West Virginia Supreme Court Upholds Denial of Hotel Employee’s Workers Compensation Claim

hotel.jpegWest Virginia’s Supreme Court recently ruled that a hotel employee who claimed to have suffered an injury on the job was not eligible to collect workers compensation insurance. The reason, the court explained, was because evidence showed that the employee was not injured on the job, but while at home.

Cora Mariani originally claimed that she injured her shoulder in September 2008 while working at The Greenbrier hotel in White Sulphur Springs. However, in an occupational injury report filed in February 2009, Mariana claimed to have injured her shoulder after falling at her family farm in November 2008.

Mariani applied for workers compensation insurance benefits and was denied by a claims administrator in March 2009, who stated that her injury happened on Mariani’s farm, not while she was at work. The Workers’ Compensation Office of Judges affirmed the claims administrator’s decision in July 2010, and the Workers Compensation Board of Review upheld the Office of Judges’ order in January 2011.

In her appeal, Mariani argued that the farm injury was minor, and that it is unclear whether it aggravated her workplace injury from September. Mariani also argued that she filed a timely workers compensation claim when she was injured in February 2009. The Greenbrier, meanwhile, argued that Mariani’s injury in September was minor and that at the time, Mariani sought no treatment for it.

The West Virginia Supreme Court upheld the Office of Judges’ decision, which found that there were several discrepancies in Mariani’s accounts of the injury. For instance, at one time Mariani claimed to have injured her tailbone, but her medical records showed that it was her shoulder. Medical documentation also showed that Mariani’s primary injury took place on her family farm.

It may be that Mariani wanted to get worker benefits to cover her for an injury that took place at home. However, it is not unusual for people injured on the job to believe that their injury was “minor,” only to find out later that the injury was actually more serious and extensive. The memorandum decision issued by the West Virginia Supreme Court does not provide any information about the cause and extent of Mariani’s injuries in September 2008, so one cannot say whether the Office of Judges erred in its decision.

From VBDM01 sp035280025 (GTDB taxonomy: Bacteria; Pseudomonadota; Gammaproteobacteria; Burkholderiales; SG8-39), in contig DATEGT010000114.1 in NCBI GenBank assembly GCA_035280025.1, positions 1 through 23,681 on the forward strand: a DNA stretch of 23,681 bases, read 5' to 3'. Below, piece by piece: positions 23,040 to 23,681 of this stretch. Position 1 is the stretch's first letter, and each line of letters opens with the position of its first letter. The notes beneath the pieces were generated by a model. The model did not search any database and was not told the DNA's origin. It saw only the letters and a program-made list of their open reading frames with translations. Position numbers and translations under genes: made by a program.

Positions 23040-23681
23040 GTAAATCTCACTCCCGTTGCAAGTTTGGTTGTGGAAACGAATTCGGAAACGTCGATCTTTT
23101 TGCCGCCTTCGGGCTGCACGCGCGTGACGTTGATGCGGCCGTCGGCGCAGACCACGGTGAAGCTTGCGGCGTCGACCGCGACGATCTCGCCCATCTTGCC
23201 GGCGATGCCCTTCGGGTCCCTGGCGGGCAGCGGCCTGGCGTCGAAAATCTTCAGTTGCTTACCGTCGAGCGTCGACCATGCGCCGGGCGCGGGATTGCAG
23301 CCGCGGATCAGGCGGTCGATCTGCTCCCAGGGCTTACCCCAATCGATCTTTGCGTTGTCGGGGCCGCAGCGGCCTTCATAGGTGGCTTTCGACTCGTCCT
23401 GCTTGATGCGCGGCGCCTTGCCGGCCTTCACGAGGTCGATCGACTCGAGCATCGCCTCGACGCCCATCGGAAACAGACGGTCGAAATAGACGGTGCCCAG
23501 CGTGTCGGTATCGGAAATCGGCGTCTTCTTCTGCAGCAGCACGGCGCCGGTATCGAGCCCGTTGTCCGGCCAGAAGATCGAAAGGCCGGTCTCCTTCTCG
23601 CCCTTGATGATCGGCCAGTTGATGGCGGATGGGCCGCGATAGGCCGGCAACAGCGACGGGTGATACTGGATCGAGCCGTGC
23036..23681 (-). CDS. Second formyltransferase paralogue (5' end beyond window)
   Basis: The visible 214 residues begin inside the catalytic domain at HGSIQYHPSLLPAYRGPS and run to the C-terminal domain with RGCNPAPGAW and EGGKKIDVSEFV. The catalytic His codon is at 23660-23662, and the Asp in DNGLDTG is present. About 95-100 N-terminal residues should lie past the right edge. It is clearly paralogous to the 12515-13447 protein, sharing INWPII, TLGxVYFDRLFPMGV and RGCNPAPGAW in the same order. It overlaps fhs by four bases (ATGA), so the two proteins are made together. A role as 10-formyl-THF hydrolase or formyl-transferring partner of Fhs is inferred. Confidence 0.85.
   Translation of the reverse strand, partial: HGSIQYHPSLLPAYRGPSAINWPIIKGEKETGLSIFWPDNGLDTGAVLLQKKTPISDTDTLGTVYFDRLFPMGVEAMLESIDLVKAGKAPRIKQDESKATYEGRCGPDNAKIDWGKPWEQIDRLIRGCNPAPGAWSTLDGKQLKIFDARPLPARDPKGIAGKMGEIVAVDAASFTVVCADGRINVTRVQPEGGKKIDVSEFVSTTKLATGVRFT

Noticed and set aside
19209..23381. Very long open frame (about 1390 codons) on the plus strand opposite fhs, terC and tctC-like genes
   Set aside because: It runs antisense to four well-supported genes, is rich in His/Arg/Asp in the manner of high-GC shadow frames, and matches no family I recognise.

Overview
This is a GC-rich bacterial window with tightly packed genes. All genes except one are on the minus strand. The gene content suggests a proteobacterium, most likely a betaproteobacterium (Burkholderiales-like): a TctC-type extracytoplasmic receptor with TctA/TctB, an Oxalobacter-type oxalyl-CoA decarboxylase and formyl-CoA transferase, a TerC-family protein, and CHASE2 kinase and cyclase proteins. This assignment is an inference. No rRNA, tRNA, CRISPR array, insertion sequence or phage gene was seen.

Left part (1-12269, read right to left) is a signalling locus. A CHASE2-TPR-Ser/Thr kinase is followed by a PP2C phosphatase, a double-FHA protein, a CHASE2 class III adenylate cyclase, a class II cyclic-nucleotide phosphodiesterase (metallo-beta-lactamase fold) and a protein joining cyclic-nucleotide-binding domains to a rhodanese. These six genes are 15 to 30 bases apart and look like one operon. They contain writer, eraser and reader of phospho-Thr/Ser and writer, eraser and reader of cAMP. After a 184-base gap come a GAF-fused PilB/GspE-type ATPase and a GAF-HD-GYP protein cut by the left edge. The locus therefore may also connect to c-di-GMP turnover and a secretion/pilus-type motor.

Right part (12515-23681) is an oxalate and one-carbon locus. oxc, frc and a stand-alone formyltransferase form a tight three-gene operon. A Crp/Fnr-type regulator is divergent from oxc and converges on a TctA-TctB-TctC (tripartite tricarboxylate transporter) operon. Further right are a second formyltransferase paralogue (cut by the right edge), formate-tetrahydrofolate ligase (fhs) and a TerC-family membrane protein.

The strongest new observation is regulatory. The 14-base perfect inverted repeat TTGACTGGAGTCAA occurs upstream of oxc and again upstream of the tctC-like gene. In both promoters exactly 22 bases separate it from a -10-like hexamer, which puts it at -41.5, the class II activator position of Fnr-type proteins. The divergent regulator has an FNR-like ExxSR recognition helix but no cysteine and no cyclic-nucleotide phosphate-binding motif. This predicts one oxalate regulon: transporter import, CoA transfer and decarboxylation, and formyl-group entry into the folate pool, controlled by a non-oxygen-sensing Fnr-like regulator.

However, if Mariani’s account was correct, and she was seriously injured at work in September 2008, her mistake was not getting a prompt evaluation and filling out an injury report as soon as possible. (This article states that she did, but it appears from the Supreme Court’s decision that she waited until February 2009.) Then Mariani would have documented proof of the nature and type of injury she sustained. The longer a worker waits to file a workers compensation claim, the harder it is to prove that the injury at issue was caused on the job. It is entirely possible that Mariani’s farm injury did aggravate a pre-existing injury sustained at work, but without documentation, the claims administrator found it all-too easy to reject the claim.

If you are injured at work, no matter how minor, report it. As soon as you think that it could be worse than you initially thought, seek an evaluation and report it. Be sure to note any pre-existing injuries, but also how things have worsened since your work injury. The more documentation you have, the more medical personnel back you up, the less likely you are to have your claim rejected. Contact an experienced West Virginia personal injury attorney to find out more.